Orientation, Class of 2016

Each year in the beginning of June, accepted students venture up to Marist College to experience Freshman Orientation.  The day is a mix of emotions for the future students, of anxiety and excitement.  They are greeted by their Orientation Leaders (OL’s) and spend a majority of the day getting to know the other students in their group.  By the end of the day, they walk away with a feeling of what Marist is going to be like to live here, and new friends from their Orientation group.

“My favorite part about being an OL is seeing students that I gave tours to, or that did an Ambassador Shadow day on campus,” said Kelsey Donohue, a senior OL. “As an upperclassman, I like getting to know the freshman. I also explain to my Orientation group about becoming an Ambassador,” she said.

A typical orientation day begins for Orientation Leaders at 5:30 a.m. yelling, “It’s a great day to be a Red Fox!”  Donohue said.

The families begin to arrive on campus at 8:00 a.m. and they are greeted enthusiastically by the OL’s.  Each OL gives their special, creative introduction to the group that fills the auditorium.  Once in groups, the OL’s lead the students in ice breaker games.

Donohue’s number one goal of being an OL is, “to make students less nervous and more excited about coming to Marist!”

Later in the chapel, a professor leads the session “Keys to Success,” where students learn tricks about being a successful student while studying at Marist.  Each major then gets to split for an info session explaining the courses and what their major is like.

“My first impression of Orientation was that it is well organized, and I saw people jumping around to greet me as we pulled in,” Kaitlyn Ruark, Class of 2016, said. “It is more detailed than a tour. And I found people that I can be friends with right away.”

After the major info session, the groups play “Marist Myths” a myth busters game to educate the incoming students about what Marist is really like.  After a much needed break for lunch, the groups get to talk with their OL’s one on one about social and academic life on campus.  Then, the students get a tour inside each residence hall so that they can fill out their housing and roommate preference surveys.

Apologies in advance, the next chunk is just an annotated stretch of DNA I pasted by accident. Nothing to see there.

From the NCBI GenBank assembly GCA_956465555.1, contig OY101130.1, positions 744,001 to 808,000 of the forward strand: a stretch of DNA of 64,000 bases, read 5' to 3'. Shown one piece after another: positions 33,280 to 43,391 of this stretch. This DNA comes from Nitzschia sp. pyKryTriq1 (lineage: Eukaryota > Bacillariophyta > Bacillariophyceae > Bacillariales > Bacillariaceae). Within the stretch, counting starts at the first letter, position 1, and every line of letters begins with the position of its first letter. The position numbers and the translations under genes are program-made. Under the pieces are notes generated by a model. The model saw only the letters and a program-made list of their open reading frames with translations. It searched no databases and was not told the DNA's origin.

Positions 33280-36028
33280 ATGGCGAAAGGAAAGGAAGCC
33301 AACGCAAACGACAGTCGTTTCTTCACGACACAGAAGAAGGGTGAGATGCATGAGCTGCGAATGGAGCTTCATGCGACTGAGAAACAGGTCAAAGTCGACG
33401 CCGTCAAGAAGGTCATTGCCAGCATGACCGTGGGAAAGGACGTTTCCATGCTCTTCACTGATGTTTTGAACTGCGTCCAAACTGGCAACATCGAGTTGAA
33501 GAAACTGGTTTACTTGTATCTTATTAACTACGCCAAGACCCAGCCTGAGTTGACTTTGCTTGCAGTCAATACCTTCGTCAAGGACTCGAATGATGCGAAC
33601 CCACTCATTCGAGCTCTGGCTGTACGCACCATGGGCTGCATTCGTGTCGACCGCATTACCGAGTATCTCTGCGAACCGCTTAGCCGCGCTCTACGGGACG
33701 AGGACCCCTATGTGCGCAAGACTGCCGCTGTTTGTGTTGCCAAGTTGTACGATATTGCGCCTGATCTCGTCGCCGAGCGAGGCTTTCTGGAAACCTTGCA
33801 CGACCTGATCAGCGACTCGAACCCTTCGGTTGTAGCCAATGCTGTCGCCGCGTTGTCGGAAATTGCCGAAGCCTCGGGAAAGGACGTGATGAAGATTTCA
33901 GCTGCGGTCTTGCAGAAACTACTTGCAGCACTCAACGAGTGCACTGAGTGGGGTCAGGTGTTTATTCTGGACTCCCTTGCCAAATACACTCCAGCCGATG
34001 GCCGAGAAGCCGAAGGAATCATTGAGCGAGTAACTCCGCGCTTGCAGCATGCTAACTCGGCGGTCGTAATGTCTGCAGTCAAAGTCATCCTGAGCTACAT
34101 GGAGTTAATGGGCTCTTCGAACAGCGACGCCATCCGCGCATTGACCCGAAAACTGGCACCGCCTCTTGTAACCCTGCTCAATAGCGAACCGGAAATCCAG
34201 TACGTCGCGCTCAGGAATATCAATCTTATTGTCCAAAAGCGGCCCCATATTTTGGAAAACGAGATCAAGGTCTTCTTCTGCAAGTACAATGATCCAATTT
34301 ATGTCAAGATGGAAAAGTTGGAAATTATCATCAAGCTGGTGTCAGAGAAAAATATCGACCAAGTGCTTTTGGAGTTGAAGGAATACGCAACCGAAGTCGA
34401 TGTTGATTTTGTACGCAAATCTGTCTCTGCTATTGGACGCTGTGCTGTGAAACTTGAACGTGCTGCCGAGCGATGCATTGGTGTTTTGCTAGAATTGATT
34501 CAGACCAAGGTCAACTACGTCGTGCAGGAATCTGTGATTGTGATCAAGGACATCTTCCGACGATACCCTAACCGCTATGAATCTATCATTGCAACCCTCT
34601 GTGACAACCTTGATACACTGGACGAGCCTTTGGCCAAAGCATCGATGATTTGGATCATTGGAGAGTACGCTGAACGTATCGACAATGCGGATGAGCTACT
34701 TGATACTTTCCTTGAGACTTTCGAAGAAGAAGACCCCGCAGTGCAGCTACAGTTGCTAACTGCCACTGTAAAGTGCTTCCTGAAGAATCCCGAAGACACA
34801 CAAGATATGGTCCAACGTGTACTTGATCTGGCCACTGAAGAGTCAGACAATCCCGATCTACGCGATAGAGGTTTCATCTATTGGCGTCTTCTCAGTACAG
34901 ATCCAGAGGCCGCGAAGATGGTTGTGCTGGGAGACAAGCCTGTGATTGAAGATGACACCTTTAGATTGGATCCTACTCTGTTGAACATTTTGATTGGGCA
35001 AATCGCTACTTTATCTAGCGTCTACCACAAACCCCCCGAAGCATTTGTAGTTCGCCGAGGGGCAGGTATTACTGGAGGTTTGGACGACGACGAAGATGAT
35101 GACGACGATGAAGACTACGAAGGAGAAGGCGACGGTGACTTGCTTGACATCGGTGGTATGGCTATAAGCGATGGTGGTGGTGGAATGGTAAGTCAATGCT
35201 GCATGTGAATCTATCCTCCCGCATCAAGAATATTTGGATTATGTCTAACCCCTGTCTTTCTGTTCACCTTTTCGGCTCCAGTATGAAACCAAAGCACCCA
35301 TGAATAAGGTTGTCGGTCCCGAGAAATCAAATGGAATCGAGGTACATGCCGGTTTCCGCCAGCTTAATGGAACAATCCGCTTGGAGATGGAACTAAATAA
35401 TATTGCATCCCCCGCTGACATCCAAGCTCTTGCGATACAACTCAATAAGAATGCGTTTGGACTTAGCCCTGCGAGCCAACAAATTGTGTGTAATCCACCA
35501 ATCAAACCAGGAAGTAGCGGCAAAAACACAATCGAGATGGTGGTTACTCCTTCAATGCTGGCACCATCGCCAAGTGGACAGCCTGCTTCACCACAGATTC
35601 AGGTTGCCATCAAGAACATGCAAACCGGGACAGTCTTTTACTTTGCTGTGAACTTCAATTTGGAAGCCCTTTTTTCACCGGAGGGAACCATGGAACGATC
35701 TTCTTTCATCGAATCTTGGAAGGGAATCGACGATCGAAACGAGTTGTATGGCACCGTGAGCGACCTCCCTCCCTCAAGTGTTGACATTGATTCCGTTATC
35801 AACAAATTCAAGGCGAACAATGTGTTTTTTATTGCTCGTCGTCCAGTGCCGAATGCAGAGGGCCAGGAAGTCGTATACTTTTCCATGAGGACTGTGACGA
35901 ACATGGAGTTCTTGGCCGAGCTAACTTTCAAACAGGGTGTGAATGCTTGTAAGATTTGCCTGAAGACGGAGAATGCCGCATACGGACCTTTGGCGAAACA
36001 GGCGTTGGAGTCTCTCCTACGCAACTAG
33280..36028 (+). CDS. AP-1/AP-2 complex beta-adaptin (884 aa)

Incoming freshmen AJ Grigolo, Ryan Plunkett, and Emily Storck had similar feelings of Orientation. They all agreed about being “nervous at first, but the activities helped.” Overall, Orientation improved their feelings about coming to Marist this fall. Their emotional journeys went from “tired, nervous, to excited.” Grigolo, Plunkett and Storck all enjoyed the ice breakers and meeting new people right away.

Another senior OL leader, Lindsay Marinelli, shared her passion of being an OL. “I applied because after my Orientation, I wanted to have the same impact to future students. I want to give them that first impression of Marist,” she said. “I love when my group asks questions, and I can give them honest answers. I enjoy bonding with the other OL’s as well as with the students.”

Marinelli told me about her goal of being an OL leader.  “I hope they feel more comfortable about approaching people and us from Orientation. I want them to make a few friends and to not be scared.” she said.

Maria Gironas is an incoming freshman from California who arrived late to campus the morning of Orientation. “I was scared not seeing anyone, but someone was always there to guide me. This showed me how close a community there is at Marist. In high school, the upperclassman usually tended to look down upon lower classmen. Not here (at Marist); I will have upperclassmen I know in the fall,” she said.

Another successful day at Orientation means there are incoming students who can not wait to be Red Foxes!

“I am more anxious to attend Marist. It will be a new experience that I can’t wait to be a part of.” Tyler Troppmann, Class of 2016, said.

From all of us at Marist, Welcome Class of 2016!

Written by: Gina Sirico, @GinaRoseSirico

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